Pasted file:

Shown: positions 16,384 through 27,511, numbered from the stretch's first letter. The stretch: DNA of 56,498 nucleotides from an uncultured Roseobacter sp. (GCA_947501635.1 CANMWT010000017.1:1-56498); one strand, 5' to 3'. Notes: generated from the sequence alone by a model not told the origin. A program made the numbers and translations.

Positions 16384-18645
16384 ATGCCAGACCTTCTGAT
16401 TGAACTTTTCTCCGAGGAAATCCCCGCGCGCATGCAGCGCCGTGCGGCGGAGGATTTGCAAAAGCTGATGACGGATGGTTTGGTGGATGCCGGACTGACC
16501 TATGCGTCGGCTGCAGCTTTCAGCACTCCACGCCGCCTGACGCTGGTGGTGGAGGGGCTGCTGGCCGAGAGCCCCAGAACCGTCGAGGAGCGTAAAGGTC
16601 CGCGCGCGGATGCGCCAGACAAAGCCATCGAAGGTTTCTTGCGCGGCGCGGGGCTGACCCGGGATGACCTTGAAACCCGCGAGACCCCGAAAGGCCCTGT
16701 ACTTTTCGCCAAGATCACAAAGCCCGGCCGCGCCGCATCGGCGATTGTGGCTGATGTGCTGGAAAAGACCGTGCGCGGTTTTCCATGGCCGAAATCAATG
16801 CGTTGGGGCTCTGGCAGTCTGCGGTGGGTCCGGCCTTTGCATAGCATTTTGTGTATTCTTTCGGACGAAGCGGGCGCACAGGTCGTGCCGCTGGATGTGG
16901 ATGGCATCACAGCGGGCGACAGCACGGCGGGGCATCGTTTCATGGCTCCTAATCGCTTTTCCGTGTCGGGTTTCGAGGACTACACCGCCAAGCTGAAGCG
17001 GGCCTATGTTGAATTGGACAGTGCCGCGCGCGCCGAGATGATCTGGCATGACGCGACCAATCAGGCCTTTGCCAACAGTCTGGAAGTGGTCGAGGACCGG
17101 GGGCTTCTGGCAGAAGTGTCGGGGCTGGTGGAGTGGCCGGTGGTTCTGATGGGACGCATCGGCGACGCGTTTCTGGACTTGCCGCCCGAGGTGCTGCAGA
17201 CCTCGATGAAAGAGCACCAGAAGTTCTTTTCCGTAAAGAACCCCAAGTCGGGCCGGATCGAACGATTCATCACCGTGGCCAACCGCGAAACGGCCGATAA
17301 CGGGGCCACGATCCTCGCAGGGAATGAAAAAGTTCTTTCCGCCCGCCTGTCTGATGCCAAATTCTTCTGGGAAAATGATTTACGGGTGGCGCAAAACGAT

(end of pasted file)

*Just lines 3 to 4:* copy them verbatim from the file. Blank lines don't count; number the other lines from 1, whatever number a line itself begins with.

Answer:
16384 ATGCCAGACCTTCTGAT
16401 TGAACTTTTCTCCGAGGAAATCCCCGCGCGCATGCAGCGCCGTGCGGCGGAGGATTTGCAAAAGCTGATGACGGATGGTTTGGTGGATGCCGGACTGACC